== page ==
It is related that the Azdi the traveler,” during his journey, met Elias* [the prophet] who ordered him to get married and discouraged him from celibacy.

He then said, “Don’t marry any of the following four types:amukhlali’ah [divorce-minded], a muba riyah [boaster], an ‘ahirah [harlot], or a nashiz [conceited].”

Al-mukhlali’ah is one who asks for the divorce (khul) every hour for no reason;
In Islamic law, a compensation (khutah) must be paid by the wife when a divorce is sought by her (Hughes, Dictionary of Islam, 274). This law is laid down in Qur’an 2:229: “And if ye fear that they may not be able to keep the limits of Allah, in that case it is no sin for either of them if the woman ransom herself.”

Al-mubariyah is one who boasts of the superiority of another and is proud of her worldly advantages,

Al ‘ahirah is a loose woman who is known to have lovers and intimate companions. To her the Almighty referred when He said, “nor of loose conduct” [Qur’an  4:25].

Al-nashiz is one who adopts a haughty attitude toward her husband in deed and word: the word nashaz designates that which is elevated above the ground.
Nashaz is the noun derived from the same root as ndshiz. In Islamic law, nushuz means “violation of marital duties on the part of either husband or wife, specifically, recalcitrance of the woman toward her husband, and brutal treatment of the wife by the husband” (Wehr, Dictionary, 966).

‘Ali (ra) used to say, “The worst characteristics of men constitute the best characteristics of women; namely, stinginess, pride, and cowardice. For if the woman is stingy, she will preserve her own and her husband’s possessions; if she is proud, she will refrain from addressing loose and improper words to everyone; and if she is cowardly, she will dread everything and will there fore not go out of her house and will avoid compromising situations for fear of her husband. These accounts indicate the sum total of the good qualities sought in marriage.


The third, beauty of face, is desired because through it fortification is attained. For [a man’s] natural disposition is generally not contented with an ugly woman, [even] when good character and physical beauty are often inseparable. What we have transmitted is encouragement to look for a pious woman and not marry one for her beauty, which does not discourage the cherishing of beauty, but rather discourages marrying a woman for her beauty alone [while she be] corrupt in religion. Beauty, per se, oftentimes makes marriage desirable and detracts from the importance of religion. Indicative of the regard given to beauty is the fact that closeness and love are often realized through it. For that reason the Shari’ah  enjoined the safeguarding of the means to intimacy, and seeing [the woman] before marriage was deemed desirable.

The Prophet said, “If God should incline the heart of one of you toward a woman, let him look at her, for it will bring them closer together.” That is to say, it will cause them to be closer to each other like the closeness of the epidermis to the endodermis, which is the inner skin [as opposed to] the epidermis [which] is the outer skin. He mentions that only to stress the degree of closeness. The
Prophet (s.a.w) said, “There is something in the eyes of the Ansar; therefore, if one of you wishes to marry one of their women, let him look at them.”  It was said [in effect] that those women were “blear-eyed.” It was also said, “small-eyed.”

Some God-fearing men would not marry off their daughters until they are seen as a precaution against delusion. Al A’mash33 said, “Every marriage occurring without looking ends in worry and sadness.” It is obvious that looking does not reveal character, religion, or wealth; rather, it distinguishes beauty from ugliness.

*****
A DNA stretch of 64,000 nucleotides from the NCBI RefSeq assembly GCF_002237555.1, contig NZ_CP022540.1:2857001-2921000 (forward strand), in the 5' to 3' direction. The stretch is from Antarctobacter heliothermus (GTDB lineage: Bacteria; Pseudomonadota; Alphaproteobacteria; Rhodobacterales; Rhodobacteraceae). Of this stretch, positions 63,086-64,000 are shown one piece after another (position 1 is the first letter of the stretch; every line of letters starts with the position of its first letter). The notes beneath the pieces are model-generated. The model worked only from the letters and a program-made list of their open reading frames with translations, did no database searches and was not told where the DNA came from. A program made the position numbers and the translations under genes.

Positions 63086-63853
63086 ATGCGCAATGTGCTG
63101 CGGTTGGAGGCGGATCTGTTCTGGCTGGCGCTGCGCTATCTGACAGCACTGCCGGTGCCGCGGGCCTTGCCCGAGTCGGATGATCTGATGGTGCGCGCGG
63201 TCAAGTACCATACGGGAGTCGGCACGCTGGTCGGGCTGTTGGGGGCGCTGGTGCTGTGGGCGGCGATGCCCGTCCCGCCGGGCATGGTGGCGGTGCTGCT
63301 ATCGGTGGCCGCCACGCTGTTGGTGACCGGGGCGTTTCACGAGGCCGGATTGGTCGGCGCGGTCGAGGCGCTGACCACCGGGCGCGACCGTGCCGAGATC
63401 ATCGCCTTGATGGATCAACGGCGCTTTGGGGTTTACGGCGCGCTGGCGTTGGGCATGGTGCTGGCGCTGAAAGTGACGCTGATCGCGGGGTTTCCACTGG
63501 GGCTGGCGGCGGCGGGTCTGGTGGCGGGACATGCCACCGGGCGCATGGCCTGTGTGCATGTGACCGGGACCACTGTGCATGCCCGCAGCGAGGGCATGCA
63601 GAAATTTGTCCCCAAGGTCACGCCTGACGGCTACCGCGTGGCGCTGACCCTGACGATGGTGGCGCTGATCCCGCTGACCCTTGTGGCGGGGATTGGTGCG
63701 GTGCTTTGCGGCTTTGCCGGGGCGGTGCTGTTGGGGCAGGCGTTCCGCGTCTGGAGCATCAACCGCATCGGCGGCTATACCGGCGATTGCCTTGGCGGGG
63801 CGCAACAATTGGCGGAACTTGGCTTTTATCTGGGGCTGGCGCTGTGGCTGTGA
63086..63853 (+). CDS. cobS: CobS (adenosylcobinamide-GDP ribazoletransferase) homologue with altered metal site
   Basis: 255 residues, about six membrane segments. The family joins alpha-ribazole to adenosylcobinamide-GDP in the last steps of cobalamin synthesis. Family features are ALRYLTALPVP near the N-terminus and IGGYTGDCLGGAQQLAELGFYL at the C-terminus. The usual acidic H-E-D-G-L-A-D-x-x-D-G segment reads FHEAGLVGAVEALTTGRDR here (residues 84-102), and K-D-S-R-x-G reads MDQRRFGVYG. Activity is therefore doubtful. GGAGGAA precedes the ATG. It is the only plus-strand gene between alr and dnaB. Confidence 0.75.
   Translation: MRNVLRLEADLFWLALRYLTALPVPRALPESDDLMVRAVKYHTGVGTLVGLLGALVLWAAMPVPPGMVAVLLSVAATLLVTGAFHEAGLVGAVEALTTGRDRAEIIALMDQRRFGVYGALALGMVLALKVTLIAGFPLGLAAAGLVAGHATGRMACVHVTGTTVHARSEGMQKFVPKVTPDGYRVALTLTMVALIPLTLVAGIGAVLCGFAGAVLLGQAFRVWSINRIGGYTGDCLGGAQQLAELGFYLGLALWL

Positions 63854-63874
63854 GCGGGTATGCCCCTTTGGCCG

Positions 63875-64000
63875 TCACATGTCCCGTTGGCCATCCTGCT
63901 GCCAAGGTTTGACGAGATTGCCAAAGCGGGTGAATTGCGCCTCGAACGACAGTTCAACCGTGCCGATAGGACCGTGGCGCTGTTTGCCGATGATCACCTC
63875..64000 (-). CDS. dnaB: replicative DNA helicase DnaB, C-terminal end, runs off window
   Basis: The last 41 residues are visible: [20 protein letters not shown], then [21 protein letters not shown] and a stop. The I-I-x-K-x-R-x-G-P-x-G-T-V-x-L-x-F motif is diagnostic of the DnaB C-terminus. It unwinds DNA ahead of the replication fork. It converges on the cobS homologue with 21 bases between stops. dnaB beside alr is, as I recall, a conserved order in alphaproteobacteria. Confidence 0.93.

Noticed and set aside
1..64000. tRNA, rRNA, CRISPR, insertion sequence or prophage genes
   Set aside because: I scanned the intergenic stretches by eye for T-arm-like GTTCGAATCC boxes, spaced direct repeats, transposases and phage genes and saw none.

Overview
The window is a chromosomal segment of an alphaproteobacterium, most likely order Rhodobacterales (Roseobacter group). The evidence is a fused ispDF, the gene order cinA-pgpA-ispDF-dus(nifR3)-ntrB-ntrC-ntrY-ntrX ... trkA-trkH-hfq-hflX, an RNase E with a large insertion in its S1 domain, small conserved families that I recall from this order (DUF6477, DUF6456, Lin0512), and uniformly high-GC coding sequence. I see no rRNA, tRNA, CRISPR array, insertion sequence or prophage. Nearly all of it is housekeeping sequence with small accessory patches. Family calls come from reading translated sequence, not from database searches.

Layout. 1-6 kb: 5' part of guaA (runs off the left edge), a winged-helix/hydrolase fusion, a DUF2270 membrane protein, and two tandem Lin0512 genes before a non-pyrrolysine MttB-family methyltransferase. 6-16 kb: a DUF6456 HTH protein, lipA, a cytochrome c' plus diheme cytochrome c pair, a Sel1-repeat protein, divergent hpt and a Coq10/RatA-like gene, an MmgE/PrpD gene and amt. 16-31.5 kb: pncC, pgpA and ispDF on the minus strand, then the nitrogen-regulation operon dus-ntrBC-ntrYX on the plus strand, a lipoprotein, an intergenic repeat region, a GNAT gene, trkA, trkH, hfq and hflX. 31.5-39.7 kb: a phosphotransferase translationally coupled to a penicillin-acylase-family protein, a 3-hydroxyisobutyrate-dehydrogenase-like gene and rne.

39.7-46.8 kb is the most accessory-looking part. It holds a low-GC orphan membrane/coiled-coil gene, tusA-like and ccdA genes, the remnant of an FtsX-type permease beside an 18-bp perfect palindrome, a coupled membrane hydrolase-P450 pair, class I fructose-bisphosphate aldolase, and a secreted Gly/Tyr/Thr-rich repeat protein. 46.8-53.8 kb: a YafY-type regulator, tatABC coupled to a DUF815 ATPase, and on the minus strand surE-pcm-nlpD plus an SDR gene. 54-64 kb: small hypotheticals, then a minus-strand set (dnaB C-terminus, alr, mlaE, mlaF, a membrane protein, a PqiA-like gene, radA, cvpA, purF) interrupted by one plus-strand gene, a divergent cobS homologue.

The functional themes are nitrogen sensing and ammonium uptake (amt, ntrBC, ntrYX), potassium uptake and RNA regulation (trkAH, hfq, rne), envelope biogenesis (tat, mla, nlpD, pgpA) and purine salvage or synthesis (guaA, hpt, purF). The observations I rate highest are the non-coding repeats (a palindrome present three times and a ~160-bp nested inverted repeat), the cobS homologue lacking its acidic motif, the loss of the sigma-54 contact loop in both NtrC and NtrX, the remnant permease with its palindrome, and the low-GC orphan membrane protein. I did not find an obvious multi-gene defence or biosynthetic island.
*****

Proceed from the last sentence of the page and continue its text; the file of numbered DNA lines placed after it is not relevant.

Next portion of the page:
It was related that during the time of ‘Umar (ra) a man got married. The man had colored his hair and the dyestuff had faded. The woman’s family complained to ‘Umar saying, “We thought he was a young man.” ‘Umar beat him excessively and said, “You have deceived the people.”

It is related that Bilal and Suhayb came to a bedouin household and asked to marry their daughters. They were asked: “Who are you?” Bilal said, “I am Bilal and this is my brother, Suhayb. We were misguided, but God has directed us; we were enslaved, but God freed us; we were dependent [on others], but God has made us independent; if you should give us wives, then thanks be to God; and if you should turn us away, then praise be to God.” They [the household] answered, “Rather, you will marry, and thanks be to God.” Suhayb said to Bilal, “Would that you had mentioned our association and dealings with the Messenger(saw) of God.” He replied, “Be quiet. I spoke the truth and the truth will get you married.”

One may be deceived both in beauty and in character; therefore it is desirable to avoid deception in beauty by looking, and [deception] in character by description and inquiry. It is desir able that this precede marriage. A description of her character and beauty should not be sought from any but one who is keen, who is truthful, who is well versed in the apparent and the hidden [qualities], who is not predisposed toward her lest he should praise her too much, and who does not envy her lest he should not praise her enough. In stating the basis for marriage and in describing the would-be wives, the natural disposition leans toward exaggeration and excessiveness. Few are the ones who are truthful and are inclined to modesty; rather, deception and enticement often predominate. Caution, therefore, is im portant for one who would guard himself against longing for a woman other than his wife.

As for the man whose purpose in having a wife is mere observation of the sunna, bearing children, or caring for the house, should he renounce beauty, he would draw nearer to asceticism; because seeking beauty, in short, is a wordly interest even though in the case of some individuals [it] may be an aid to religion.